frequencies of the symbols. These results cannot be explained

by the ANS model, whereas they can be in line with the DSS

model. We highlight again that according to the ANS model

although the frequency might slightly modulate the performance,

it cannot change a large proportion of the variance in the

performance. However, the present result reveal that largest part

of the variance of the size eﬀect is directed by the frequency,

while the ratio has no observable eﬀect (as revealed by the

statistical lack of the size eﬀect), contradicting the ANS model

prediction.

Results also show that the new numbers semantically primed

the Indo-Arabic digits as revealed by the PDE, demonstrating that

the new symbols were connected to the values they represent.

Thus, the lack of the size eﬀect in the second experiment cannot

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FIGURE 9 | Frequencies of the speciﬁc values (left) and response latencies for those values (right) in Experiment 2.

be the result of potentially non-numeric new symbols which

could not be processed by the ANS.

EXPERIMENT 3 – ROLE OF THE

SEMANTIC CONGRUENCY EFFECT IN

THE SIZE EFFECT

As another potential confound, it is possible that in the

second experiment there was a size eﬀect in the uniform

distribution condition, however, a semantic congruency eﬀect

(SCE) extinguished it. According to the SCE, large numbers are

responded to faster than small numbers when the task is to

choose the larger number, resulting in a reversed size-like eﬀect,

and small numbers are faster to decide on when the smaller

number should be chosen, resulting in a regular size-like eﬀect

(Leth-Steensen and Marley, 2000). If the SCE was present in the

second experiment, this anti-size eﬀect could have extinguished a

potentially existing size eﬀect. To test this possibility, the uniform

frequency condition of the second experiment was rerun, but this

time the participants had to choose the smaller number. If the

SCE was present in the second experiment as a reversed size-

like eﬀect, then it should be observed in the present experiment

as a regular size-like eﬀect, increasing the size eﬀect. However,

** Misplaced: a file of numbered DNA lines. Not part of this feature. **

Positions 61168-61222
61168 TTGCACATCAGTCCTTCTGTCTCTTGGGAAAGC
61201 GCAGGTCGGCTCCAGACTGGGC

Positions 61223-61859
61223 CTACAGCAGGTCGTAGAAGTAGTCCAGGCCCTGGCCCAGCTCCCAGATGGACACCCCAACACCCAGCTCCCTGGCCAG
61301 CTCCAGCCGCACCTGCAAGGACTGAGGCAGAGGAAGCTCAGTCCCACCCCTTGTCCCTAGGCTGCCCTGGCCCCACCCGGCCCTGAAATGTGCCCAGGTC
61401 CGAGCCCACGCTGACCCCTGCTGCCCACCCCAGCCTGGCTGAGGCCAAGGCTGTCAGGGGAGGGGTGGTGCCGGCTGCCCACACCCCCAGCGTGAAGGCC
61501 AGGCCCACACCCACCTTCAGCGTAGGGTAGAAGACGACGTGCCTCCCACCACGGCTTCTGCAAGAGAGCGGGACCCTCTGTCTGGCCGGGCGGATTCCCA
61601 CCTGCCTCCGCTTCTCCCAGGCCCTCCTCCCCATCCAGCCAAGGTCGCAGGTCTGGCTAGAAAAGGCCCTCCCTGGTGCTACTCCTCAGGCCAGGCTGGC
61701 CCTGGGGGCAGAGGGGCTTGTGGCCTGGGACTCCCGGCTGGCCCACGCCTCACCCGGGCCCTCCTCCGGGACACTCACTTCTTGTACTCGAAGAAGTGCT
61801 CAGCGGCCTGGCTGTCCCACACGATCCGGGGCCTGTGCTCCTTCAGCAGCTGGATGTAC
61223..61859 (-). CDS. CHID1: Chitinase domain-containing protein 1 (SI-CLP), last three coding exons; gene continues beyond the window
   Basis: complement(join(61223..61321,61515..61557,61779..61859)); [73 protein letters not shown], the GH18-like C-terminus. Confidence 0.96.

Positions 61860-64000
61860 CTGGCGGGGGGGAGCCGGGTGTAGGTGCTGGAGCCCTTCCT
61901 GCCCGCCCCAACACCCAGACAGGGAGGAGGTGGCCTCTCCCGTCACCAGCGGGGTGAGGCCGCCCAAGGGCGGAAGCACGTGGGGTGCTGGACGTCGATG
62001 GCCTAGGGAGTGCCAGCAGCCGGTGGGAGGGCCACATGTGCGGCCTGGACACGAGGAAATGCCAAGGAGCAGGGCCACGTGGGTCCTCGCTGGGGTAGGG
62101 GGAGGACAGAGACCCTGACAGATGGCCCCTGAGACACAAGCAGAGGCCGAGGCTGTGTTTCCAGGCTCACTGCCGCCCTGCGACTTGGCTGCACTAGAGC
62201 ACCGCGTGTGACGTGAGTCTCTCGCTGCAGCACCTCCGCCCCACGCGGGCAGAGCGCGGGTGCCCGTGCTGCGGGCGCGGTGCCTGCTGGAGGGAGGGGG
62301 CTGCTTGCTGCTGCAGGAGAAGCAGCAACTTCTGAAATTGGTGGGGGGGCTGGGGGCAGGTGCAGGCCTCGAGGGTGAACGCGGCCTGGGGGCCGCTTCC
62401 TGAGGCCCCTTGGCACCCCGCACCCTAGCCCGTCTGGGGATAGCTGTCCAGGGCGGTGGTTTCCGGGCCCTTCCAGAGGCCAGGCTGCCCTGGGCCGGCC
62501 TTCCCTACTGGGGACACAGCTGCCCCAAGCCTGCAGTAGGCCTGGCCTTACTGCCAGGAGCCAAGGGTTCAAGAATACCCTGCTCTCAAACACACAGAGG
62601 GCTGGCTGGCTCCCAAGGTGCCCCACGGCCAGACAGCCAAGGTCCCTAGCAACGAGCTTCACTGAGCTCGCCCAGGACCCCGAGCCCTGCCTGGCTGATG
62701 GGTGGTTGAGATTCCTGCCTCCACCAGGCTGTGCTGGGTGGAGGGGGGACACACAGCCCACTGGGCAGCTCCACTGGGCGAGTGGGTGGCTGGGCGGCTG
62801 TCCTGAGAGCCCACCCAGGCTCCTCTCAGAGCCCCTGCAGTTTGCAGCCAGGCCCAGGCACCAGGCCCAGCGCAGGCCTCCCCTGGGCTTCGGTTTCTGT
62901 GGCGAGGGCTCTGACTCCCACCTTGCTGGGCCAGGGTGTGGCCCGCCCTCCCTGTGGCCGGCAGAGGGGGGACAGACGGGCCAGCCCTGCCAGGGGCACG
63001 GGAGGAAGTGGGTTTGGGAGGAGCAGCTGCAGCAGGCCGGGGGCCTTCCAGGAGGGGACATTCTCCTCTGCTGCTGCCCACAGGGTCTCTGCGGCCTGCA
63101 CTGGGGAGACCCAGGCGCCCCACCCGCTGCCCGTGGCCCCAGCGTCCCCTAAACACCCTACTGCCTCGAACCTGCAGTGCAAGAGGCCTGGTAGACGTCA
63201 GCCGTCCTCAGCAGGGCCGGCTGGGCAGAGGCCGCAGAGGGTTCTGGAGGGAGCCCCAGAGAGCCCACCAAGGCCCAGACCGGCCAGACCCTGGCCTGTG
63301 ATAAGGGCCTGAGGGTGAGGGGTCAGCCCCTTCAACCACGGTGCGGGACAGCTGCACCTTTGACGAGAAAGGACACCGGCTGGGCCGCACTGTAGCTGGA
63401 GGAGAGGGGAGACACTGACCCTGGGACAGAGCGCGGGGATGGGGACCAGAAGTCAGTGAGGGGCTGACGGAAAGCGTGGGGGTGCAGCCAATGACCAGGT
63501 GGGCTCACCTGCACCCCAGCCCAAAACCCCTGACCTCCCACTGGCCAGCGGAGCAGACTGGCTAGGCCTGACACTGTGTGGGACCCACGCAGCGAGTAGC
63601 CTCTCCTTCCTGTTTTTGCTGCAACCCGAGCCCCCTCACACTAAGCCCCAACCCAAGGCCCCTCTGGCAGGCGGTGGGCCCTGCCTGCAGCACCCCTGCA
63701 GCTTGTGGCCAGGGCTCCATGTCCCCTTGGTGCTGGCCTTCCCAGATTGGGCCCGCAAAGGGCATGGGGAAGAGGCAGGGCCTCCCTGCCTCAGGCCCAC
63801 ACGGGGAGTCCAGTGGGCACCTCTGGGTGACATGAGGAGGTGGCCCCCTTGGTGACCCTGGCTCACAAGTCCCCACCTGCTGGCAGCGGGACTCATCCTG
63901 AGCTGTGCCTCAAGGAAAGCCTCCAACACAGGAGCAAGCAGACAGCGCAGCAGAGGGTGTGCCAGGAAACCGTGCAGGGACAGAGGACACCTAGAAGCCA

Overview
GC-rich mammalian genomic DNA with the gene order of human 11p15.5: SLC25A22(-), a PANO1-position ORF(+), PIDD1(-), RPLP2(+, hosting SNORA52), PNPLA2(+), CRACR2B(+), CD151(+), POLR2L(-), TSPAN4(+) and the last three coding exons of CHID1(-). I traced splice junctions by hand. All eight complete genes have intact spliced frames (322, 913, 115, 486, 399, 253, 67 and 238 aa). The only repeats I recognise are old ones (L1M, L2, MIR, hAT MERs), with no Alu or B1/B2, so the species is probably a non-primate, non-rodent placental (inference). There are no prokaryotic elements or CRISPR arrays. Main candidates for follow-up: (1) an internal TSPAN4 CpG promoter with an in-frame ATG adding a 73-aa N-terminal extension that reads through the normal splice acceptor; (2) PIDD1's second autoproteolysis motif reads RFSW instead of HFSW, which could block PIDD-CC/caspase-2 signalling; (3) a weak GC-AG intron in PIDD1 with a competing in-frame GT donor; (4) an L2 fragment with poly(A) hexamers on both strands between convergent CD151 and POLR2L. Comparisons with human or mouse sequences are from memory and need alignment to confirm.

the size eﬀect was not present in this control experiment,

demonstrating that the SCE did not mask a potentially existing

size eﬀect.

Methods

The methods of the second experiment was applied, however,

participants had to choose the smaller number, not the larger, in

the comparison task. The priming comparison task was not run.

Eighteen university students participated in the study. Two

participants were excluded, because their error rates were higher

than 5% after the 5th learning block, and two participants were

excluded because they had higher than 5% error rate in the

comparison task. The data of 14 participants were analyzed, 10

females, with mean age of 25.4 years, and standard deviation

of 6.9.

Results

Distance and Size Effects

In the multiple linear regression analysis the distance eﬀect

was present in both the error rate and the reaction time, CI

[−1.54%, −0.48%], t(13) = −4.13, p=0.001, and CI [−77.0 ms,

−39.6 ms], t(13) =−6.73, p<0.001, respectively. More critically,

the size eﬀect was not observable neither in the error rate

nor in the reaction time, CI [−0.18%, 0.15%], t(13) = −0.184,

p=0.857, and CI [−25.0 ms, 26.2 ms], t(13) =0.0482,

p=0.962, respectively. Comparing the slopes of the uniform

frequency condition of the second and the present experiments,

the slopes of the size eﬀects did not diﬀer signiﬁcantly, neither

in error rate nor in reaction time, t(26) =0.33, p=0.744,

and U=91.5, p=0.783, respectively. Thus, choosing the

smaller number did not change the size eﬀect, consequently, the

SCE did not inﬂuence essentially the size eﬀect in the second

experiment.

GENERAL DISCUSSION

We introduced the DSS model as a comprehensive alternative

account to the ANS model to explain symbolic number

processing. First, we have shown that the DSS model can explain

many symbolic numerical eﬀects, and we demonstrated that

the DSS model could give a similar quantitative prediction for

symbolic number comparison performance as the ANS model.

Second, we tried to contrast the two models in Indo-Arabic

comparison task. However, because of the relatively high noise

and the uncertainties of the diﬀusion analysis method, it was

not possible to ﬁnd a straightforward preference for any models.

On the other hand this result could show that the DSS model

prediction empirically ﬁts the Indo-Arabic number comparison

as good as the ANS model prediction. Finally, the second and

third experiments revealed that in new symbol comparison tasks

the numerical size eﬀect is the consequence of the frequency

manipulations of the symbols, as proposed by the DSS model,

and not the consequence of the ratios of the values, as predicted

by the ANS model. These data also show that the numerical

distance and size eﬀects are not straightforward signs of the

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Krajcsi et al. The Source of the Symbolic Numerical Effects

ANS, because an alternative mechanism could produce them as

well.

While the second and the third experiments utilized new

symbols, it is possible to extend our conclusion about other

symbolic number comparisons, for example, the Indo-Arabic

number comparison. Because all known numerical eﬀects that

were observable in the new symbol comparison show the very

same pattern as in Indo-Arabic comparison (i.e., distance eﬀect,

size eﬀect and PDE), it is parsimonious to suppose that the same